Voice is the new mobile as retail sector battles online onslaught

13 Mar 2019443 Views

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From left: Declan Ronayne, CEO, Woodies; Rosy Temple, sales development manager, Magee 1866; and Owen McFeely, director, PwC retail and consumer practice. Image: Jason Clarke Photography

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The retail sector is under pressure to innovate in the face of mobile and social, and now faces a new nemesis: smart speakers for voice-based ordering.

To the mortification of bricks-and-mortar retailers, tech-savvy shoppers are spending more and more online due to the convenience, and are increasingly open to ordering goods and services with their voice through smart speakers. But there is also a chance for traditional retailers to fight back.

The PwC 2019 Irish Retail and Consumer Report paints a picture of a retail sector swimming against the tide of change as more connected consumers’ shopping experiences are informed and shaped by technology.

‘The importance of smart devices will only grow in the next five years and Irish retailers need to continually seek out opportunities to further digitise their business’
– GRACE MCCULLEN

Similar to global levels, nearly a third (30pc) of Irish consumers buy products online every week or more often, up from 25pc last year. The majority of shoppers – a whopping 88pc – are happy to pay delivery charges.

All of this is putting pressure on traditional retailers – who relied on footfall, location, customer loyalty and word of mouth – to up their game, improve the in-store experience and employ tools such as social media to better effect.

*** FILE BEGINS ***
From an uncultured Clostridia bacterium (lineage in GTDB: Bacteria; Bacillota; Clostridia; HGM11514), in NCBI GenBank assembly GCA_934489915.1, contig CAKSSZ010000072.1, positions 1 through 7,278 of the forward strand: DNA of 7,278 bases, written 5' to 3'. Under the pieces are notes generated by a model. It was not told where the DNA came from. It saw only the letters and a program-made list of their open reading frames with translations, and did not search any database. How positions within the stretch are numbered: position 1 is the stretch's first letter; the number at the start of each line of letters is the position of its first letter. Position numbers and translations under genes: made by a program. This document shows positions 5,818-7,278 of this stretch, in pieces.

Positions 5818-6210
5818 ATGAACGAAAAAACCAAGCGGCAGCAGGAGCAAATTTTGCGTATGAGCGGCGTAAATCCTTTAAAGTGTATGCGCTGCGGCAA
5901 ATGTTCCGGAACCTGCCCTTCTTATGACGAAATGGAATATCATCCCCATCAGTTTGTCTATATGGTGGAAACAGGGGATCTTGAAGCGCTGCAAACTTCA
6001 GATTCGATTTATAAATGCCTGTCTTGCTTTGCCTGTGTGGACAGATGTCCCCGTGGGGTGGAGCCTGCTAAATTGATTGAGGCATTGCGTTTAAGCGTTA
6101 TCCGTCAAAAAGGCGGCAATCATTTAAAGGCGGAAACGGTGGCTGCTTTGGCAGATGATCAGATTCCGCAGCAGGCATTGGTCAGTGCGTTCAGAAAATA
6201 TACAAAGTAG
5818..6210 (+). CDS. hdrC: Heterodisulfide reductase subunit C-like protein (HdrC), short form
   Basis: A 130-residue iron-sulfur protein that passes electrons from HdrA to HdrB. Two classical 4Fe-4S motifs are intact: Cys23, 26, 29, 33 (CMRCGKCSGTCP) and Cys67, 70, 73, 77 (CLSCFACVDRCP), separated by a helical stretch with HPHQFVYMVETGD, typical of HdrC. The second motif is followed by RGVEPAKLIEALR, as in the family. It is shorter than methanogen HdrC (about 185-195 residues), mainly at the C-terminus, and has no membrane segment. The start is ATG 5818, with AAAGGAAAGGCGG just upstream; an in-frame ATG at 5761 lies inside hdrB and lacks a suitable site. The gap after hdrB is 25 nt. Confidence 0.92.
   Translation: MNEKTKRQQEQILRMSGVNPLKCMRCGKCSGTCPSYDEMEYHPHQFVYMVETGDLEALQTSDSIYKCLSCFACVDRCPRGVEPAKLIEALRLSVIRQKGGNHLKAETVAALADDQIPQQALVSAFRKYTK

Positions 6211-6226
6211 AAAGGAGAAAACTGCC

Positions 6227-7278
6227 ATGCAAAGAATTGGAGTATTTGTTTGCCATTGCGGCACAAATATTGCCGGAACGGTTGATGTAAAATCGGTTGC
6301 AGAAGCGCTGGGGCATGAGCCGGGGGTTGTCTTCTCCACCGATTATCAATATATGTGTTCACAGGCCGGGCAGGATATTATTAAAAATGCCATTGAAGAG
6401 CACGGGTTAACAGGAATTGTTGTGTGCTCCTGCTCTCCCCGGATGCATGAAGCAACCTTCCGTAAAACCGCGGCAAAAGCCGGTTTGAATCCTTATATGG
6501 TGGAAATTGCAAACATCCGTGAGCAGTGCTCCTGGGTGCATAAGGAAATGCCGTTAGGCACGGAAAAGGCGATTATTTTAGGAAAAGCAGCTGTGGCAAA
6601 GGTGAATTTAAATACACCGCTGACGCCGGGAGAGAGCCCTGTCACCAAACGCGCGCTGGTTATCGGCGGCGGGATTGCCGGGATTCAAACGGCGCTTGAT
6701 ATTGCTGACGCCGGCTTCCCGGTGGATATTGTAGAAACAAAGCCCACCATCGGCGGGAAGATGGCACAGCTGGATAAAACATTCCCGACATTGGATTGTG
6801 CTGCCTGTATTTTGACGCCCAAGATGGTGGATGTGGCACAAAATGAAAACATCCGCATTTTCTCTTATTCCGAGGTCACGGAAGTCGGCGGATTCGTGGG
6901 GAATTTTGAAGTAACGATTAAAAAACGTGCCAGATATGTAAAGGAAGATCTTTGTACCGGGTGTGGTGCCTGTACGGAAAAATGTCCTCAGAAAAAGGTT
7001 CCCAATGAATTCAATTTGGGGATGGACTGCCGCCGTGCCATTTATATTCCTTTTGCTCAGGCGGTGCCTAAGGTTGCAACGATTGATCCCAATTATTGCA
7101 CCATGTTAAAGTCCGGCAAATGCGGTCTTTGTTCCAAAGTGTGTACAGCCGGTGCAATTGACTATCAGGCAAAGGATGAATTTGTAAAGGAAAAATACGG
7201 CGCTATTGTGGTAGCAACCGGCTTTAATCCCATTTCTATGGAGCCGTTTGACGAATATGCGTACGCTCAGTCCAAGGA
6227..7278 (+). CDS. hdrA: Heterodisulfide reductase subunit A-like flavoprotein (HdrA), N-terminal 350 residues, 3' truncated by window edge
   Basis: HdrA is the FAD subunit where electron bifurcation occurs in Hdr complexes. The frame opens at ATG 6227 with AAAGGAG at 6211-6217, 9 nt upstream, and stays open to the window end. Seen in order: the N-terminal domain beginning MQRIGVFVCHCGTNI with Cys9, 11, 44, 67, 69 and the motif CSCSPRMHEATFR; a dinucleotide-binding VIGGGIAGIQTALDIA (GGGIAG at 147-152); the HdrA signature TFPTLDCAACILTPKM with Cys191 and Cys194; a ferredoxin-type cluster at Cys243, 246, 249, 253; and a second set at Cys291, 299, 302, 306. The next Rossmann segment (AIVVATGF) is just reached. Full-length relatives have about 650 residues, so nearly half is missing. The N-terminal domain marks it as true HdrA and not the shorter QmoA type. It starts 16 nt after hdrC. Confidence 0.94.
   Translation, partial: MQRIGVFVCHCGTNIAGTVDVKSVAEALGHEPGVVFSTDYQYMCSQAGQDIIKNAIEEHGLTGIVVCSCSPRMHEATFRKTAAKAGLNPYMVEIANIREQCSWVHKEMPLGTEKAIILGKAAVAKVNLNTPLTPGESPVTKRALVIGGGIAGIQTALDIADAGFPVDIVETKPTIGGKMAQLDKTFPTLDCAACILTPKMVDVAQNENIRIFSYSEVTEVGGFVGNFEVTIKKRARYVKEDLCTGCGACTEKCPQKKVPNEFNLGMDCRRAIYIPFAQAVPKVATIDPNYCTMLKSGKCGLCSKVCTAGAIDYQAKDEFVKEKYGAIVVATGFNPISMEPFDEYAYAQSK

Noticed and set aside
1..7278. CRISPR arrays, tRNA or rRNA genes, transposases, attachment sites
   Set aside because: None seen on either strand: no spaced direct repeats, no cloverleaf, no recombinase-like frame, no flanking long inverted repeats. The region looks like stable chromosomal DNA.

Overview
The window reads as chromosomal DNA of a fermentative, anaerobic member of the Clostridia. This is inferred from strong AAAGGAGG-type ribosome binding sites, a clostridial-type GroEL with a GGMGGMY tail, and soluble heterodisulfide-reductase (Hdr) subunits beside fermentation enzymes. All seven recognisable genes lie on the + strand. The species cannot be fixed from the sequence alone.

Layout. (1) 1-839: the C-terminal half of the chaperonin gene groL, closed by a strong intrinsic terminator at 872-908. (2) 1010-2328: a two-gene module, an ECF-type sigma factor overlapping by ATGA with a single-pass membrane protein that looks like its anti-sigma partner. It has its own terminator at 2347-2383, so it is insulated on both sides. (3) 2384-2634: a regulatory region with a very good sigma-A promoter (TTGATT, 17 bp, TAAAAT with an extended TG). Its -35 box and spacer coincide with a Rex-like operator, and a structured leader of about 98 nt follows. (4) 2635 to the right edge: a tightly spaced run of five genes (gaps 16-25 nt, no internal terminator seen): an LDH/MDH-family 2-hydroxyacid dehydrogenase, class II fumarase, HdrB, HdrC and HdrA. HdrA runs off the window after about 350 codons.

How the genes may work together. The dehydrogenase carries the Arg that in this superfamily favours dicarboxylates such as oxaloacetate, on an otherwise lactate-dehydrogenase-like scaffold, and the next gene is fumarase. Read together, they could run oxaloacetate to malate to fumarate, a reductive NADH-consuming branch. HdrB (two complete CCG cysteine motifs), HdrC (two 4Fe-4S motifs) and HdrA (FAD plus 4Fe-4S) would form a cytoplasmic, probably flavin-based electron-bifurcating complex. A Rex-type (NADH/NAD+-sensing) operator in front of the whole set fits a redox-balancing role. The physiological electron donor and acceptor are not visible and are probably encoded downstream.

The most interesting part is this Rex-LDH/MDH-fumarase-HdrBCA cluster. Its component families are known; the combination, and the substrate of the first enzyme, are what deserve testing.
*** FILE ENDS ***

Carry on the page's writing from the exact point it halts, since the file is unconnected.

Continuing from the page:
53pc of Irish consumers are influenced by social media for their purchases, either as inspiration or by following positive reviews. 15pc have made a purchase directly from social media. Conversely, less than 20pc of consumers say they’re likely to buy a product because of a celebrity or so-called influencer.

According to the survey, attributes that would significantly improve the in-store shopping experience are: the ability to quickly and conveniently navigate the store (47pc), sales associates with deep product knowledge (34pc), quick and easy payment methods (34pc) and in-store Wi-Fi (25pc).

The battle to bring consumers back into the store

Irish retailers, facing a plethora of uncertainties such as Brexit, need to find clever ways to entice shoppers back into the store, especially at a time when only 33pc of Irish shoppers feel confident about their finances and expect to spend more in the next 12 months.

“While the store remains front of mind, it remains under pressure from online competition, along with more demanding consumer expectations,” explained John Dillon, leader of PwC Ireland’s retail and consumer practice. “Therefore, the need for stores to create a compelling proposition has never been greater.”

At the same time, Dillon said Irish shoppers expect seamless and frictionless shopping experiences.